Monday, 25 February 2019

Lease granted for The Heights primary school

On Monday 25 February, Reading Borough Council granted a lease of the north west corner of Mapledurham Playing Fields.

Clearance works started on Monday to prepare the site for the building works with temporary Heras fencing cordoning off the area so that the trees due to be felled could be done so safely.

The Council's press release states:

"Work on New Heights Free School Set To Begin

THE Education and Skills Funding Agency (ESFA) is set to begin work preparing for the construction of the new Heights Free School on part of Mapledurham Recreation Ground this week, after full planning consent was granted today (Feb 25th).

A lease of part of Mapledurham Recreation Ground was granted by Reading Borough Council - in its capacity as trustee of the Mapledurham Recreation Ground Charity - in favour of the Secretary of State for Housing, Communities and Local Government on February 18th. The lease has been entered into in accordance with a decision taken unanimously by members of the Mapledurham Playing Fields Trustees Sub-Committee, which has delegated authority from the Council to make decisions in relation to the Charity.

It follows the ESFA’s amended planning application, which was approved by the Council’s Planning Committee on February 6th. Full planning consent was granted earlier today (Mon Feb 25th).

The ESFA’s contractor, Kier Construction Ltd, has confirmed it expects to begin work to clear the school site this week, in preparation for main construction of the new school.

The clearance work includes the removal of all the trees within the school site. Soil investigation work within the playing field car park and entrance road will also take place. For safety, Kier has confirmed they will cordon off the area with temporary heras fencing whilst the work is carried out. Clearance work is anticipated to be completed week ending March 8th.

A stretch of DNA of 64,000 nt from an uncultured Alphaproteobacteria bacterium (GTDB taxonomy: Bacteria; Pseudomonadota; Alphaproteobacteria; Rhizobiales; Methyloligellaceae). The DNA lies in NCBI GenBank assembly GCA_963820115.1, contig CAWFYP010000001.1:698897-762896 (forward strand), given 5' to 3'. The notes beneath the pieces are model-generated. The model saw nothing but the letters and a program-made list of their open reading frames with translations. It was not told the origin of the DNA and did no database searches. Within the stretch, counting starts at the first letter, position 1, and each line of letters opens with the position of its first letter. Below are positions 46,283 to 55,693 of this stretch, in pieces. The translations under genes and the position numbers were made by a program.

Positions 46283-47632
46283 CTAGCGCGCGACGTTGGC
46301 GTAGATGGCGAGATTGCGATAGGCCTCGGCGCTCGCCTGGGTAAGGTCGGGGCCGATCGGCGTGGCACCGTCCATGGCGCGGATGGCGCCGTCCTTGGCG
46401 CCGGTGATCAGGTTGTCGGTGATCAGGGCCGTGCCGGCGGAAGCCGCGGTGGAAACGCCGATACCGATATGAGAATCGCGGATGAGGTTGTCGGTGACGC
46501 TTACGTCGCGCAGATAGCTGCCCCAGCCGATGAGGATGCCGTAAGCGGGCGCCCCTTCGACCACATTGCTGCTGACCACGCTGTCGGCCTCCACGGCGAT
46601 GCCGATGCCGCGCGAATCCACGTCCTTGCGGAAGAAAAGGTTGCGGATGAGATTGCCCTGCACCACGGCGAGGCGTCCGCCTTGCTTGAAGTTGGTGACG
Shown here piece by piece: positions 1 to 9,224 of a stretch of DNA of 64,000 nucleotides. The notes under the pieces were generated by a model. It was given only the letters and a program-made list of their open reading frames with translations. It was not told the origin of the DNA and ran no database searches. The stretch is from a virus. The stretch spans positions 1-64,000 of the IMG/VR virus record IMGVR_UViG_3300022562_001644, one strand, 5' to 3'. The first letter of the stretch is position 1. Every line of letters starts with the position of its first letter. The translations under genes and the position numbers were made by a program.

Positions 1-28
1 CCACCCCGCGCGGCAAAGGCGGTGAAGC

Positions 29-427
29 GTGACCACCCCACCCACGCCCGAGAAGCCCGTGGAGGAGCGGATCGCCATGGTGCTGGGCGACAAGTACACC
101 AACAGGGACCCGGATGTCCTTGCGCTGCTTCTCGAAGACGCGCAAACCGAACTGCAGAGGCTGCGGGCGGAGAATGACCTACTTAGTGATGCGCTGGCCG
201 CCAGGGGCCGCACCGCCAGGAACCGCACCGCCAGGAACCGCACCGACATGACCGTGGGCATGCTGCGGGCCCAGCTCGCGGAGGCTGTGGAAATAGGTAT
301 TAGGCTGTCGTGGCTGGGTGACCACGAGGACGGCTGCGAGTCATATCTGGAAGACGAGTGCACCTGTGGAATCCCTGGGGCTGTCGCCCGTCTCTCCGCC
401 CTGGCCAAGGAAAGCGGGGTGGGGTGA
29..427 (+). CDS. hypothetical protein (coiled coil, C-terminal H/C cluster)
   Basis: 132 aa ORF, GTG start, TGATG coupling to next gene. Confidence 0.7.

At the same time, the Council will also be removing 15 trees in the middle of the playing fields in preparation for landscape enhancement work later this summer. This work will improve the quality of the football pitches and provide a greater flexibility and more sustainable use of the area, as unanimously agreed by members of the Mapledurham Playing Fields Trustees Sub-Committee. There are plans to plant 57 replacement trees in the area."

Tuesday, 9 January 2018

MPF Consultation Results: Let's Make It Happen!

I spoke at this evening’s Mapledurham Playing Fields Trustees Sub Committee in support of the officer recommendations to follow the Charity Commission’s instructions. 

I welcomed the exceptionally high response level to the consultation (about the ESFA's proposal to pay £1.36 m to the MPF Trust in order to compensate beneficiaries for a long leasehold interest of a corner of MPF) thanking:
  • All beneficiaries who took the time to study the information and respond
  • All resident associations and other community groups including the MPF Action Group and Parents of The Heights for raising awareness of the consultation
  • Ben Stanesby and the other officer for their extensive work processing the consultation responses including much out-of-hours over weekends to deal with the thousands of answers and comments

 As at previous Sub Committee meetings I emphasised that MPF Pavilion users remain desperate for the Pavilion to be rebuilt/refurbished as soon as possible.  I hoped that those opposed would not stand in the way of the process moving forward as this would further delay the rebuilding of the Pavilion.

I said that the community as a whole needs the Sub Committee to agree the officer recommendations and additionally to urge the officers to do the required work without delay.

I said that the time has come for those against the ESFA’s proposal to accept the outcome of this latest consultation, to end the personal attacks and now work constructively to feedback their views on the Masterplan which will be required going forward.  I cautioned them not to miss this opportunity.

As the local ward councillor and chairman of the MPF Management Committee I said that I would be working hard to thrash out how best our community, beneficiaries of the Trust, want the £1.36 million invested at MPF.

I concluded saying “surely the massive support for the ESFA’s proposal makes tonight’s decision absolutely crystal clear?  The beneficiaries want the massive investment for the MPF Trust, so let’s make it happen!”